Our Garden.

A poem by Juliana Horatia Ewing

The winter is gone; and at first Jack and I were sad,
Because of the snow-man's melting, but now we are glad;
For the spring has come, and it's warm, and we're allowed to garden in the afternoon;
And summer is coming, and oh, how lovely our flowers will be in June!
We are so fond of flowers, it makes us quite happy to think
Of our beds--all colours--blue, white, yellow, purple, and pink,
Scarlet, lilac, and crimson! And we're fond of sweet scents as well,
And mean to have pinks, roses, sweet peas, mignonette, clove carnations, musk, and everything good to smell;
Lavender, rosemary, and we should like a lemon-scented verbena, and a big myrtle tree!
And then if we could get an old "preserved-ginger" pot, and some bay-salt, we could make _pot-pourri_.
Jack and I have a garden, though it's not so large as the big one, you know;
But whatever can be got to grow in a garden we mean to grow.
We've got Bachelor's Buttons, and London Pride, and Old Man, and everything that's nice:
And last year Jack sowed green peas for our dolls' dinners, but they were eaten up by the mice.
And he would plant potatoes in furrows, which made the garden in a mess,
So this year we mean to have no kitchen-garden but mustard and cress.
One of us plants, and the other waters, but Jack likes the watering-pot;
And then when my turn comes to water he says it's too hot!
We sometimes quarrel about the garden, and once Jack hit me with the spade;
So we settled to divide it in two by a path up the middle, and that's made.
We want some yellow sand now to make the walk pretty, but there's none about here,
So we mean to get some in the old carpet-bag, if we go to the seaside this year.
On Monday we went to the wood and got primrose plants and a sucker of a dog-rose;
It looks like a green stick in the middle of the bed at present; but wait till it blows!
The primroses were in full flower, and the rose ought to flower soon;
You've no idea how lovely they are in that wood in June!
The primroses look quite withered now, I am sorry to say,
But that is not our fault but Nurse's, and it shows how hard it is to garden when you can't have your own way.
We planted them carefully, and were just going to water them all in a lump,
When Nurse fetched us both indoors, and put us to bed for wetting our pinafores at the pump.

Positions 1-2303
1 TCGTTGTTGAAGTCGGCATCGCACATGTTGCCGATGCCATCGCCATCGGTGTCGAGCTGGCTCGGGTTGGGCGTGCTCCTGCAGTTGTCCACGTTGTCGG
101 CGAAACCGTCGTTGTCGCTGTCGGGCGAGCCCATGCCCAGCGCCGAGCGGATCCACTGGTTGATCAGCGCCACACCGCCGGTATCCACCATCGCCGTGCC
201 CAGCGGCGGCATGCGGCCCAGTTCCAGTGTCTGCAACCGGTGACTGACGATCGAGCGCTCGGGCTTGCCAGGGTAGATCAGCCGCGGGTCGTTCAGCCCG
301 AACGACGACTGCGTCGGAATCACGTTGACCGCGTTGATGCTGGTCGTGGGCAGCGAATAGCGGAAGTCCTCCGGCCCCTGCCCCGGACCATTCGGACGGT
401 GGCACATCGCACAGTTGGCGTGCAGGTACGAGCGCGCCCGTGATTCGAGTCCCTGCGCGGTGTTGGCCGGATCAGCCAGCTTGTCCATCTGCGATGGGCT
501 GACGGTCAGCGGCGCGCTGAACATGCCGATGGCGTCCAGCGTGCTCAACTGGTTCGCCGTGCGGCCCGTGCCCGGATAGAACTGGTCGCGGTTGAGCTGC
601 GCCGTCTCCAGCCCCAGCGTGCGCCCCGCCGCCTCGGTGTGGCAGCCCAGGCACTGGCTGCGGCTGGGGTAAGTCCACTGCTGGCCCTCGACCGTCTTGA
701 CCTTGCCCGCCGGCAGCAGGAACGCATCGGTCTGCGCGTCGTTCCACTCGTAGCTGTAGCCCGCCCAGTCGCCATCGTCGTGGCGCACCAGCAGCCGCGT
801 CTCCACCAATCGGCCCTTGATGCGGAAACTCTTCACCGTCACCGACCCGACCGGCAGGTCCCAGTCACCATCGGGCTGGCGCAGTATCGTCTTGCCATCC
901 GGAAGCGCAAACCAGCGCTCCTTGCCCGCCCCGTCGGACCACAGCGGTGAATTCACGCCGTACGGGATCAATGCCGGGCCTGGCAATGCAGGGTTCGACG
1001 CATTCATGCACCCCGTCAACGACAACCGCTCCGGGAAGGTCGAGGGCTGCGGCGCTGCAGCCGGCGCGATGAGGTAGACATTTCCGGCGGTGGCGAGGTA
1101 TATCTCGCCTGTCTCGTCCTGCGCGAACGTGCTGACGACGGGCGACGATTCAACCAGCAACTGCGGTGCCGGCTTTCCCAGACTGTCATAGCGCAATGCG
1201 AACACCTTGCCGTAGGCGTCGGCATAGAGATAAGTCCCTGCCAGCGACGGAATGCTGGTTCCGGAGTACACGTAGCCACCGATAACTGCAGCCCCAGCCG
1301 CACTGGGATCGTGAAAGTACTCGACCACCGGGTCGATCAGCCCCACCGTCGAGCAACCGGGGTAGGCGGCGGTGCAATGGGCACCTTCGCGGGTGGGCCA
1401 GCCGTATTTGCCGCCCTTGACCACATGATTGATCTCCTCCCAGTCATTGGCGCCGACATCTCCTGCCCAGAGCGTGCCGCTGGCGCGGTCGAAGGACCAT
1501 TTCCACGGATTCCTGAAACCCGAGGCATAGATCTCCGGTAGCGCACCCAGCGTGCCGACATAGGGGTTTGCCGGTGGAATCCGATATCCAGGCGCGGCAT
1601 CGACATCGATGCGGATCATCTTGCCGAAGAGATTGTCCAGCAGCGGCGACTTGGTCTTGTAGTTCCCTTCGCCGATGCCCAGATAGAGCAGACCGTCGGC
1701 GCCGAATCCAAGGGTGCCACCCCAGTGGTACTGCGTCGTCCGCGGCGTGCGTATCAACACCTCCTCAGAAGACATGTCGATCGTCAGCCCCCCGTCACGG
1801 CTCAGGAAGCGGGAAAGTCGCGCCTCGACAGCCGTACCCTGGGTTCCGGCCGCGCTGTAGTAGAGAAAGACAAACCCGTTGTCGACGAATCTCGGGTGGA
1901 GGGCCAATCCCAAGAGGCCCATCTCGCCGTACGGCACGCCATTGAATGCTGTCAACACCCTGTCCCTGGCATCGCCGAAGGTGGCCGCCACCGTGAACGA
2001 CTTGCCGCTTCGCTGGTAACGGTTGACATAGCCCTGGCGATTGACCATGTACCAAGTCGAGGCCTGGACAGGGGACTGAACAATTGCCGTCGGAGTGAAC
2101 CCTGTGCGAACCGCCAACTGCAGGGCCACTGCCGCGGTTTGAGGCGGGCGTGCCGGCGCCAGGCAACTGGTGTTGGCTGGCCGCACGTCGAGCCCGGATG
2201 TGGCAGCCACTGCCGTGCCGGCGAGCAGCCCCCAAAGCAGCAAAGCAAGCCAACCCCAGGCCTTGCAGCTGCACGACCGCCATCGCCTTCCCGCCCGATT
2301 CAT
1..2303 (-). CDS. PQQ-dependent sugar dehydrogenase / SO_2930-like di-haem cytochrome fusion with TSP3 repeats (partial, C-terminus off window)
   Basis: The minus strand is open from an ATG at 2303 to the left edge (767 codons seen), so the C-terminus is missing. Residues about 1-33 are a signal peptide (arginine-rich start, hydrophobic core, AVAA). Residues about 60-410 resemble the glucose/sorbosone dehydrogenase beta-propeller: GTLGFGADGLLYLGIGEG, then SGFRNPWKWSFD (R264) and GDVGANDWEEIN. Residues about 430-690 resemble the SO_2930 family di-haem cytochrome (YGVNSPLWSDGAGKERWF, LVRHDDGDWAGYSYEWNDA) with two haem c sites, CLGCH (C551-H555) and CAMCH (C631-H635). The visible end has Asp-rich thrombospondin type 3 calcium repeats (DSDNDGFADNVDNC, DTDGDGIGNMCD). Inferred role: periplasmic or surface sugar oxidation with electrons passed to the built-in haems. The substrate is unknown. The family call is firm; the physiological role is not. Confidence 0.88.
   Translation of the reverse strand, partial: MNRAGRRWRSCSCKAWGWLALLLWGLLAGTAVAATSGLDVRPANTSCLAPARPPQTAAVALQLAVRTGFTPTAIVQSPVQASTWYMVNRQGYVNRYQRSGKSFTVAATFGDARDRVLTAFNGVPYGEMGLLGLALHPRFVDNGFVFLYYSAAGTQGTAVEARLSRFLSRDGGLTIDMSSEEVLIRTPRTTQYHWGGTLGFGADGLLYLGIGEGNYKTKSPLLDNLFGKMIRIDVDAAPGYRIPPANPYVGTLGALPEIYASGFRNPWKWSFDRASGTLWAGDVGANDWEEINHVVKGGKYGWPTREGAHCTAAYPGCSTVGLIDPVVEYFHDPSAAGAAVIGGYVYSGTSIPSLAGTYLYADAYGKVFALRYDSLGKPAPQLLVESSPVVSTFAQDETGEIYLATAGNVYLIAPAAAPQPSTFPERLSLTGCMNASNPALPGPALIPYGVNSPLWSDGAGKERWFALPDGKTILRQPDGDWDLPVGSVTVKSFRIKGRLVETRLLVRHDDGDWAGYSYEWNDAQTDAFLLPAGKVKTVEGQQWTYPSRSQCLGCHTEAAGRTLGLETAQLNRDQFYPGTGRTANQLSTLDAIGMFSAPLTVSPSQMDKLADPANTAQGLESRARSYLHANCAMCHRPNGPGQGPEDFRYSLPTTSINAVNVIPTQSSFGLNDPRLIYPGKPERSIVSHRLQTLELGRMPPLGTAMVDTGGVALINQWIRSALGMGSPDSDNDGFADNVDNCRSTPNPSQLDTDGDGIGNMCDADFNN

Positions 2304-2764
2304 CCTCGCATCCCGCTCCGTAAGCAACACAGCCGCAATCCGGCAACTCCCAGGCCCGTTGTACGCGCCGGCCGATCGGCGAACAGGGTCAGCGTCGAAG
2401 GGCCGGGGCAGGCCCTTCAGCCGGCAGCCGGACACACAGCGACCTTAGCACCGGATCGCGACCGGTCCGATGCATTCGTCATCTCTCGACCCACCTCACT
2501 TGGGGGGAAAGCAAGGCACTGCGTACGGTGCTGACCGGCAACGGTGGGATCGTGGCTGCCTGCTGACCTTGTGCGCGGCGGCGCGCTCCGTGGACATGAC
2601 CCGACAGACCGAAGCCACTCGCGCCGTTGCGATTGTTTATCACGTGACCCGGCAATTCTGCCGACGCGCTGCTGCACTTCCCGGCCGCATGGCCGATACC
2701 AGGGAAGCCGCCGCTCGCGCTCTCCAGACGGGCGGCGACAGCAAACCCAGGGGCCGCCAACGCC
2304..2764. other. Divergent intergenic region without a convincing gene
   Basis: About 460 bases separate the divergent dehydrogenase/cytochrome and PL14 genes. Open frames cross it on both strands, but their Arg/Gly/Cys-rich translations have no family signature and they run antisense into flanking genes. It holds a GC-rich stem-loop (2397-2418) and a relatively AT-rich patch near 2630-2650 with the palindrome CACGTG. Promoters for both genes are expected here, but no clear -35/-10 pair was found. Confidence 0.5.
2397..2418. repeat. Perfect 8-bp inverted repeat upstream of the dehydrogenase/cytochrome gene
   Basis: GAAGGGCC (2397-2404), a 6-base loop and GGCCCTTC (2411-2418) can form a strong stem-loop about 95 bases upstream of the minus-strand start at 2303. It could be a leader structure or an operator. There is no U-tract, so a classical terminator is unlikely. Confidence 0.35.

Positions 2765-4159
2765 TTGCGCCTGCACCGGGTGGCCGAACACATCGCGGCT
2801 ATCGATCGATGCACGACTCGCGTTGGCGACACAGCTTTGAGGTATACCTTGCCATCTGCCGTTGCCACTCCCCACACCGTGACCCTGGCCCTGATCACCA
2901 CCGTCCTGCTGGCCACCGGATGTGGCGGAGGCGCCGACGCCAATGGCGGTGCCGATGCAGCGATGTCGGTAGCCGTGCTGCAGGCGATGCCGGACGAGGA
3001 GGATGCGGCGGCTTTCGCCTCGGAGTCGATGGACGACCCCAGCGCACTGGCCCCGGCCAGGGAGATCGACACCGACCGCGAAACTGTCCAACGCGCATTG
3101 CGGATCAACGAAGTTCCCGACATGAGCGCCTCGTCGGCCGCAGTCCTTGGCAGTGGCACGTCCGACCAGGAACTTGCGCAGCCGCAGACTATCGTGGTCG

It's very hard, and I'm sure the gardener's plants wouldn't grow any better than ours,
If Nurse fetched him in and sent him to bed just when he was going to water his flowers.
We've got Blue Nemophila and Mignonette, and Venus's Looking-glass, and many other seeds;
The Nemophila comes up spotted, which is how we know it from the weeds.
At least it's sure to come up if the hens haven't scratched it up first.
But when it is up the cats roll on it, and that is the worst!
I sowed a ring of sweet peas, and the last time I looked they were coming nicely on,
Just sprouting white, and I put them safely back; but when Jack looked he found they were gone.
Jack made a great many cuttings, but he has had rather bad luck,
I've looked at them every day myself, and not one of them has struck.
The gardener gave me a fine moss-rose, but Jack took it to his side,
I kept moving it back, but he took it again, and at last it died.
But now we've settled to dig up the path, and have the bed as it was before,
So everything will belong to us both, and we shan't ever quarrel any more.
It is such a long time, too, to wait for the sand, and perhaps sea-sand does best on the shore.
We're going to take everything up, for it can't hurt the plants to stand on the grass for a minute,
And you really can't possibly rake a bed smooth with so many things in it.
We shall dig it all over, and get leaf-mould from the wood, and hoe up the weeds,
And when it's tidy we shall plant, and put labels, and strike cuttings, and sow seeds.
We are so fond of flowers, Jack and I often dream at night
Of getting up and finding our garden ablaze with all colours, blue, red, yellow, and white.
And Midsummer's coming, and big brother Tom will sit under the tree
With his book, and Mary will beg sweet nosegays of Jack and me.
The worst is, we often start for the seaside about Midsummer Day,
And no one takes care of our gardens whilst we are away.
But if we sow lots of seeds, and take plenty of cuttings before we leave home,
When we come back, our flowers will be all in full bloom,
Bright, bright sunshine above, and sweet, sweet flowers below.
Come, oh Midsummer, quickly come! and go quickly, Midsummer, go!

P.S. It is so tiresome! Jack wants to build a green-house now,
He has found some bits of broken glass, and an old window-frame, and he says he knows how.
I tell him there's not glass enough, but he says there's lots,
And he's taken all the plants that belong to the bed and put them in pots.

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